Why We Love This Tutorial:
One of the limitations of macrame is finding beads with holes big enough to fit one or more strands of cord through – but this tutorial solves that problem! It’s just a basic spiral knot (the same as a square knot, except you don’t change directions… in other words, a half square knot). But instead of using two cords as the base that we’re macrame-ing around, we use a single strand of tigertail. This allows us to use any beads we like along the length of the necklace. We’ve used some of our gorgeous gemstone pebble beads (we have just received even more crystal varieties in!), and a big feature pendant. Of course, we have many other gemstone pendants available and so many gemstone pebbles (or any other smallish gemstone bead) to choose from, so you could make whatever colour combination you like!
Beads and Materials You’ll Need:
- 11x Gemstone Pebbles (We’ve used Mookaite; these are usually about 8mm to 10mm, but any smallish gemstone bead will work just fine).
- Gemstone Pendant (we’ve used a dyed Agate Heart Pendant. Please note, our range of pendants changes constantly, so if this pendant is no longer available, please choose something else that will match in!).
- Side Closing Clamshell
- 2x 4mm or 5mm jump rings (we’ve used Stainless steel jump rings)
- Clasp of your choice (we’ve used a stainless steel toggle)
- 2x Crimps
- Tiger Tail (we used 0.45mm)
- 4 metres 0.8mm Nylon cord (we’ve used brown)
Tools You’ll Need:
- Flat Nose pliers
- Macrame board or clip board
- Scissors (for cutting tiger tail – never use pliers for this!)
- Take a piece of tigertail about 80cm long and flatten a crimp near the end (using flat nose pliers), leaving about 1cm.
- Take about 4 metres of 0.8mm nylon, and in the centre tie onto the 1cm tail of the tigertail.
- Then, pull the knot close to the crimp. Trim the tigerail close to this knot and cover the knot and crimp with a side closing clamshell. Close it securely using your flat nose pliers.
- Now it is time to start the macrame. I’ve used a clip board to hold mine in place, but you could use a macrame board if you have one. As mentioned, a spiral knot is basically just a square knot but without changing directions of your knots. (To see these knots in action, I would recommend this video on YouTube by The Flower Art as she demonstrates a variety of basic knots, including the one we are using today!).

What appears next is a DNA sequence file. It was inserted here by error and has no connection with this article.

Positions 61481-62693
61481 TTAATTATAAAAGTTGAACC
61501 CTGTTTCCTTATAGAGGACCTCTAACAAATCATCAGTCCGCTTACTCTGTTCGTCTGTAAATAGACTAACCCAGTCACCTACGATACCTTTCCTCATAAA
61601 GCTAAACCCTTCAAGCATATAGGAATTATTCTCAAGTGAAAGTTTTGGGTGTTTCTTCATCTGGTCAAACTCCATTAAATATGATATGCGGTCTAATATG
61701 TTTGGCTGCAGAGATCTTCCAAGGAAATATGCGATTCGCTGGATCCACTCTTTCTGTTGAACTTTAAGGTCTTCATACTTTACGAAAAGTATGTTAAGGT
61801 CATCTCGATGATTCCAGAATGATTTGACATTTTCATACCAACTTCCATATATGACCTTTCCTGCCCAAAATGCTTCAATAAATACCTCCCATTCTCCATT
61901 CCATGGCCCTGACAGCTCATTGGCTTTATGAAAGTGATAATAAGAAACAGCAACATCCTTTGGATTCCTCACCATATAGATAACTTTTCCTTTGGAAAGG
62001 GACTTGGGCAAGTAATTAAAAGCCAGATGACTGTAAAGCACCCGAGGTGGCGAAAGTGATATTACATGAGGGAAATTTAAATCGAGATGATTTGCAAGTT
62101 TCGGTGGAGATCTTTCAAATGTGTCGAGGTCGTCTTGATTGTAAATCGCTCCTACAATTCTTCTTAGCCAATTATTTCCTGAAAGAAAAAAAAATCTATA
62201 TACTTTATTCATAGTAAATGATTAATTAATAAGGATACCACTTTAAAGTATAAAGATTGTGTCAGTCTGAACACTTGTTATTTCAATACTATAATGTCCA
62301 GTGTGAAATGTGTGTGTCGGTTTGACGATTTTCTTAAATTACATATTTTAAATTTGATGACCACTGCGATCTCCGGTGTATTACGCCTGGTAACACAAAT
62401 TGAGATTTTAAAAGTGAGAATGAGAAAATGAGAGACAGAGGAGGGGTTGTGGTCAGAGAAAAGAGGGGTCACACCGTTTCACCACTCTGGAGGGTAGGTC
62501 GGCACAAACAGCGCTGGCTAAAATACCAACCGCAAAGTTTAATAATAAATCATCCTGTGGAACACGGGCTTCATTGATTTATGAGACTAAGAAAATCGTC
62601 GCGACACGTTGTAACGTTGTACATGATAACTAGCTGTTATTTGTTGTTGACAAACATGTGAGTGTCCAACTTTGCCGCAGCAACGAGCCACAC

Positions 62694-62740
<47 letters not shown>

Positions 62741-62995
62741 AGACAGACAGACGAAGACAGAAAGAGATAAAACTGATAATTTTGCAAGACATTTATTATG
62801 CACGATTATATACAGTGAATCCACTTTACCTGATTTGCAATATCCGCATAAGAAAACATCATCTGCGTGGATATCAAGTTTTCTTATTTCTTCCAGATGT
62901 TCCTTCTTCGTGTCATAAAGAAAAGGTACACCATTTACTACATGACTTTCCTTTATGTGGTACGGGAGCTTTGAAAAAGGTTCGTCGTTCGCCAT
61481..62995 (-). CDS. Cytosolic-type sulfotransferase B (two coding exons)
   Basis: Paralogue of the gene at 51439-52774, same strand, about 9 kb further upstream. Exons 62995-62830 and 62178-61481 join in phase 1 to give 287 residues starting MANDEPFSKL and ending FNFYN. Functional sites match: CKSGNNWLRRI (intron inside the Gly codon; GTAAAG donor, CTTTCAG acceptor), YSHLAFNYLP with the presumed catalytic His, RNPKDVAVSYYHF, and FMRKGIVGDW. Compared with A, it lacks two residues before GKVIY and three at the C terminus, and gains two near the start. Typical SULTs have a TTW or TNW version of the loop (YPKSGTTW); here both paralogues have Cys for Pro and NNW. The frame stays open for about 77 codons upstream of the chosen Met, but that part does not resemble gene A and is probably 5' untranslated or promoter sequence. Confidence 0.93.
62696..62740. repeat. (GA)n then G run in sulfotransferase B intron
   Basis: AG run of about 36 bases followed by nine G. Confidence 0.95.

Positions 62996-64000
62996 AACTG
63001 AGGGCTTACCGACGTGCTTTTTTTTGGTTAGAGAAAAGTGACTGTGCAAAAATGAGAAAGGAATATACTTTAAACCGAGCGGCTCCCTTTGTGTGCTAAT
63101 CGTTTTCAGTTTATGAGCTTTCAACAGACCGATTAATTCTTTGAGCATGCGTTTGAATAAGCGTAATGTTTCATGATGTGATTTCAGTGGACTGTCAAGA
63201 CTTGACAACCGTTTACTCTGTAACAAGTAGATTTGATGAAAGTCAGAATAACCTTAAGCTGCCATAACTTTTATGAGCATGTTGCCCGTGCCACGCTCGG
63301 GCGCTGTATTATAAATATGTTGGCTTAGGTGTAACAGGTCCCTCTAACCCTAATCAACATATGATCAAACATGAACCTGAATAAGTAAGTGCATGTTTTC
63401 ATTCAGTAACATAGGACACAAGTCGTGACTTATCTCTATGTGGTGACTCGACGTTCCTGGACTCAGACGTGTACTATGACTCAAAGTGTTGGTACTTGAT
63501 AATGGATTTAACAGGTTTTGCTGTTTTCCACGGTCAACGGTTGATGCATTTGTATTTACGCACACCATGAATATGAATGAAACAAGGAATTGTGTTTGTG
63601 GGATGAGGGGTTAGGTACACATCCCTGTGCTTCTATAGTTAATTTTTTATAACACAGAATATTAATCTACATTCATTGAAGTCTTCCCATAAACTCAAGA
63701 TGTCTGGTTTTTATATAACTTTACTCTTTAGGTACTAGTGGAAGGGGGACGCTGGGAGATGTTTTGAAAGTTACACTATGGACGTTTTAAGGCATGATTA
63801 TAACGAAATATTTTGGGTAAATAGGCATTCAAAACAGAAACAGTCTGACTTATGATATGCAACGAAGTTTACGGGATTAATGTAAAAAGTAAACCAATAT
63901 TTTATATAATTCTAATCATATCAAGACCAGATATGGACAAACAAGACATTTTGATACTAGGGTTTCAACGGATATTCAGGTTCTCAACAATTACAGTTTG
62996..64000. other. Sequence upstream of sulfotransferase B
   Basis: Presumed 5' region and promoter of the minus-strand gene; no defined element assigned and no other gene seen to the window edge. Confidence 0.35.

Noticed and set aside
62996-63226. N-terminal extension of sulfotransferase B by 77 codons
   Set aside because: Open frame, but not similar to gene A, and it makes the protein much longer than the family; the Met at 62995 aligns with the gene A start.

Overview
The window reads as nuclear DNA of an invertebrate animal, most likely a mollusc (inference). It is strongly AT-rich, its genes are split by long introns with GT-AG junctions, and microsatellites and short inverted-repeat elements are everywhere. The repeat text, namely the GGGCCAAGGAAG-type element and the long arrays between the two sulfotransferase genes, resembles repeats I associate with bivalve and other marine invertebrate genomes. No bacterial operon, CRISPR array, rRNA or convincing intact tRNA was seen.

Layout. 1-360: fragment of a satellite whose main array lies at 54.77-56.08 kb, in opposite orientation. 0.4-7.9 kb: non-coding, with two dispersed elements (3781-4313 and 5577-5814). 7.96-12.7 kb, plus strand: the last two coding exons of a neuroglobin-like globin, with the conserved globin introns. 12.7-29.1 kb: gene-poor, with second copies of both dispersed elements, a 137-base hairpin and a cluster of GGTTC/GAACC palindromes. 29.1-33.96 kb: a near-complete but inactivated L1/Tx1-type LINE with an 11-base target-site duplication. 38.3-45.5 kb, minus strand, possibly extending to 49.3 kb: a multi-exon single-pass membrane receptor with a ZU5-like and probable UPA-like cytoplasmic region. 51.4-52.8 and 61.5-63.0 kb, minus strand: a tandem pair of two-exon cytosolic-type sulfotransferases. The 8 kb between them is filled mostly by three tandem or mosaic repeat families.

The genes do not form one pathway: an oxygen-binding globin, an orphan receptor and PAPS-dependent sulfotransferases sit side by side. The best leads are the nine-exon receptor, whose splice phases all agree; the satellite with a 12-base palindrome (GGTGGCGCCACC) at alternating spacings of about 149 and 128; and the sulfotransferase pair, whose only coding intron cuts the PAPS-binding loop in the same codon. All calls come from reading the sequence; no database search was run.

- Continue with your spiral knot.
- After completing just over an inch (or 3cm) of knots, it’s time to slide the bead onto the tigertail.
- Take the two cords and simply continue to knot in the same manner around this bead, and continue your macrame.
- Make the necklace as long as you like. With this amount of cord, the necklace is a fairly short style of about 55cm. This length does work well if you are using a large feature pendant like we are. Once you’ve reached your desired length, simply add a crimp (and flatten it), and tie a knot in the two cords. Hide the crimp and knot under a side closing clamshell.
- Using a small jump ring, attach your clasp to the clamshell (likewise do the same to the other end of your necklace with the other side of the toggle).
- To attach the pendant to the toggle, we have opened up the top part of the bail. Not all pendants will have this type of bail, so you may need to use another jump ring instead.
- Close up the bail using flat nose pliers.
- And that’s it!